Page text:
DOVER — LaVaughn McCutchen was one of the many citizens who rallied in Dover to protest social injustice in the wake of the death of George Floyd at the knee of a police officer in Minneapolis in May.
The feeling of camaraderie that Mr. McCutchen shared at those protests with other like-minded community members made him want to do more for his hometown.
That’s why he filed in January to run for the Dover City Council at-large seat that will soon be vacated by longtime Councilman Tim Slavin. He will face off against a pair of first-time candidates for public office in Andre Boggerty and Michael Lewis in Dover’s municipal election April 20.
“As far as an impact those (protests) had, (it was) a major, positive one,” Mr. McCutchen said. “I actually had a reporter contact me, and I did a TV interview. It also played a part with me running for office, also, because I feel no voice is too small to be heard.
“And with the position that I am trying to obtain (on City Council), I am trying to unify Dover and bring everyone together to make the city a great place.”
Mr. McCutchen, 28, is a graduate of Dover High School and Delaware Technical Community College. He is now a teacher in the Capital School District.
“What made me choose to run for a seat on Dover City Council is because I’m a lifelong resident of Dover,” he said. “I remember how prestigious the city was, and I remember going downtown on weekends to shop with family and friends.
“That’s the feeling that I intend to bring back, that kind of joy to the city of Dover. My goal is to bring the city together as a whole and for the community to have pride in this great city of ours.”
Mr. McCutchen joins Mr. Boggerty, Mr. Lewis and Tricia Arndt as political newcomers hoping to secure seats on Dover City Council.
With the filing and petition deadline for candidates interested in running in the April 20 election coming to an end Friday, Mr. Boggerty, Mr. Lewis and Mr. McCutchen have emerged as the only contested race on the ballot.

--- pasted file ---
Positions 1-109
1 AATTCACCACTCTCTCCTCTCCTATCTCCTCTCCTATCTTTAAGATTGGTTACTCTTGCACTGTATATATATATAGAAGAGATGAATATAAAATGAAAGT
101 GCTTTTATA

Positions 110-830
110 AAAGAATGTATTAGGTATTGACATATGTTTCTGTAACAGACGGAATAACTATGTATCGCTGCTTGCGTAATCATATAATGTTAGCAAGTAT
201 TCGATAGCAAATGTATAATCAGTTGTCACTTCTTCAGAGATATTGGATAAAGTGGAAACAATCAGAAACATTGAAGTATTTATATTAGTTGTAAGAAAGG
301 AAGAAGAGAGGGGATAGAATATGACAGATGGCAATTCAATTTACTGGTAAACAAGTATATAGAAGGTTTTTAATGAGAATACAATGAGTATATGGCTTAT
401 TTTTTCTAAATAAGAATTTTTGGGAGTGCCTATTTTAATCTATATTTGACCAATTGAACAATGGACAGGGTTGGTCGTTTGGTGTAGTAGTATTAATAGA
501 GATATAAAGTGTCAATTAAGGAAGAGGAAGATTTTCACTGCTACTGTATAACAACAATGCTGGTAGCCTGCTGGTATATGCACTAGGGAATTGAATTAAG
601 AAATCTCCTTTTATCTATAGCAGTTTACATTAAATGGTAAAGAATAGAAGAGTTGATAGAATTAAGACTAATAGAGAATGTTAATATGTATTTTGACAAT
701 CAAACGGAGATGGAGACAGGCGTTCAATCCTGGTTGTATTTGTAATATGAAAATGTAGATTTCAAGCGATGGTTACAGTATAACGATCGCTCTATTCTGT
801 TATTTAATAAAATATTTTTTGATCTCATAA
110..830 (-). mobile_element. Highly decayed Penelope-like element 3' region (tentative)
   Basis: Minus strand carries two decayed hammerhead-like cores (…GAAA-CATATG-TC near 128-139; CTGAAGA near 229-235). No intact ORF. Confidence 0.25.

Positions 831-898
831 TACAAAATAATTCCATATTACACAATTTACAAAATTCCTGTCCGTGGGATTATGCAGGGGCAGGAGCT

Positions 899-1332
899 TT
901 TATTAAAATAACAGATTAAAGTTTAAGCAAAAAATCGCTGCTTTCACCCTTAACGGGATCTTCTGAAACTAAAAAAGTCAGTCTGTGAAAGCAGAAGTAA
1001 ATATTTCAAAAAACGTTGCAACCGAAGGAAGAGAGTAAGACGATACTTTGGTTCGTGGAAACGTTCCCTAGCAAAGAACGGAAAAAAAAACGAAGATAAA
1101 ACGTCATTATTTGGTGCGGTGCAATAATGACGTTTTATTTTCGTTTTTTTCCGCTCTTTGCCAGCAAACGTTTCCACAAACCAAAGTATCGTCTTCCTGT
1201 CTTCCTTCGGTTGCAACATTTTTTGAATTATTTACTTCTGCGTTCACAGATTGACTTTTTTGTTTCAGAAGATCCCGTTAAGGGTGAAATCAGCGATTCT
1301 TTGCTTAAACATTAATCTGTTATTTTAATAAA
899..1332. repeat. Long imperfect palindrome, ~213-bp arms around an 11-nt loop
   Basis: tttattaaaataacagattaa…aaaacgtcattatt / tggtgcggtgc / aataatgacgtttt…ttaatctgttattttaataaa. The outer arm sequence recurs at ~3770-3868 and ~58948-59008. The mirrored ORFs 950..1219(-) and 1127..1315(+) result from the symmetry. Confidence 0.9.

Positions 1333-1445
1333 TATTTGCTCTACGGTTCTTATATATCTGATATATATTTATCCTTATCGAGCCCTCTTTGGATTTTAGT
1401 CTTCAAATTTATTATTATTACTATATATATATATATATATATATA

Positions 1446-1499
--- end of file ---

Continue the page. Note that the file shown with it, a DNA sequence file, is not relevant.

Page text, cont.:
Gerald Rocha Sr. (1st District), Council President Bill Hare (2nd District), Fred Neil (3rd District) and David Anderson (4th District) will all be reelected to their seats, after no opponents have stepped up to challenge them. Ms. Arndt is also running uncontested in the special 3rd District election to fill former Councilman Scott Cole’s seat.
While Mr. McCutchen lacks political experience, he believes a vote for him is a vote for the city of Dover as it moves forward.
“I have never held a political position, but nonetheless, I feel that I am up for the job,” he said. “I bring to the table the knowledge of being a lifelong resident of the city, so I feel I know the ins and outs of Dover. I also bring fresh ideas to the table that will get the city moving forward and (in) the right direction, especially during this terrible global pandemic.
“I think what will make me stand out as a candidate is my work ethic. I will fight tooth and nail for what’s right for this great city of ours. I generally have the best interest at heart for our city. I’m aiming to have the historical beauty be seen for this city.”
Right now, Mr. McCutchen said he sees a lot of homelessness, drug abuse and violence taking place on the streets of Dover. He wants to help the city return to being a welcoming place for everybody.
“My favorite thing about the summer growing up was the African American Festival,” he said. “It was great to see friends, family, all the food vendors and all races engaging and having fun, not just African Americans.
“As far as people such as myself running for office, I would hope that I’m an inspiration to anyone who would like to seek public office. I’d love to see anyone push for change for what they believe in.”